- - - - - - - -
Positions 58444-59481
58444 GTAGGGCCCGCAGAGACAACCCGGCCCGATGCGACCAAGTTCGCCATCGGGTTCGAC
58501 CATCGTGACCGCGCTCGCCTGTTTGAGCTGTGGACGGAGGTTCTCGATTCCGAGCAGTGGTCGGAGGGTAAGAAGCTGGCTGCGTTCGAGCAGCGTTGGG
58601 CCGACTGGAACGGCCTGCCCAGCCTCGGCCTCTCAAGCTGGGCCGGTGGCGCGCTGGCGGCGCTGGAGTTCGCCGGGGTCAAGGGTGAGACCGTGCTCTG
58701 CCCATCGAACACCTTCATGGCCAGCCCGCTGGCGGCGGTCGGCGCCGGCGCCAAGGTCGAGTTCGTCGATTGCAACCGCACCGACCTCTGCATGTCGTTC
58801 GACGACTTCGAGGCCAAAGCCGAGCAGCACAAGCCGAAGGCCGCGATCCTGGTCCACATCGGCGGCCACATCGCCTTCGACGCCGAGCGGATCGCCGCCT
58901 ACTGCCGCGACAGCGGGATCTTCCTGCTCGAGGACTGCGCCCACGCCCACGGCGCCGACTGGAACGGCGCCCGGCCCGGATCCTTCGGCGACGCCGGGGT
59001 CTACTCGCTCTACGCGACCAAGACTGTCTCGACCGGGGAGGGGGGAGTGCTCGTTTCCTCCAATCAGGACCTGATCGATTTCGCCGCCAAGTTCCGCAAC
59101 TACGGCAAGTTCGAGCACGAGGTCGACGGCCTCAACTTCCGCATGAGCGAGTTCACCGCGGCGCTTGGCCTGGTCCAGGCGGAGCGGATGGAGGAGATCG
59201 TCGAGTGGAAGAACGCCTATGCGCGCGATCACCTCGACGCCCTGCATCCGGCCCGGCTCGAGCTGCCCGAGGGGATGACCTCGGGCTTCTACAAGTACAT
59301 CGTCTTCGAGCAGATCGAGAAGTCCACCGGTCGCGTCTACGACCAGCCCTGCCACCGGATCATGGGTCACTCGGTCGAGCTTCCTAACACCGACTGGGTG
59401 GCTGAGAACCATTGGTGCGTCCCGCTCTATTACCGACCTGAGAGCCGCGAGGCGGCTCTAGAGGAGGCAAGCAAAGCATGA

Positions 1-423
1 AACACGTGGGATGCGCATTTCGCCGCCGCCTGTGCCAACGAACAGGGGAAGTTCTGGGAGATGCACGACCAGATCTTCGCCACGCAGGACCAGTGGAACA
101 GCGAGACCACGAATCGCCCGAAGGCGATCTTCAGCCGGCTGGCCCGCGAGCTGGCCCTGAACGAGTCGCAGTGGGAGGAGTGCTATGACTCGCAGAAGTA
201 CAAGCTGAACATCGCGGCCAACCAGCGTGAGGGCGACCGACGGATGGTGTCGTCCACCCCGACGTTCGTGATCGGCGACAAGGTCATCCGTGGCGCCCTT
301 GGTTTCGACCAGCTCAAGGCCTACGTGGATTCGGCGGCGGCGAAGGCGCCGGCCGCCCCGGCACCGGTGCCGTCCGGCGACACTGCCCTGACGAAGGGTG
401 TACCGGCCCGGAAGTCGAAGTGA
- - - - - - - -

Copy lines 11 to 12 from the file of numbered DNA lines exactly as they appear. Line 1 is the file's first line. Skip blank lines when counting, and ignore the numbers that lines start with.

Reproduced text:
59301 CGTCTTCGAGCAGATCGAGAAGTCCACCGGTCGCGTCTACGACCAGCCCTGCCACCGGATCATGGGTCACTCGGTCGAGCTTCCTAACACCGACTGGGTG
59401 GCTGAGAACCATTGGTGCGTCCCGCTCTATTACCGACCTGAGAGCCGCGAGGCGGCTCTAGAGGAGGCAAGCAAAGCATGA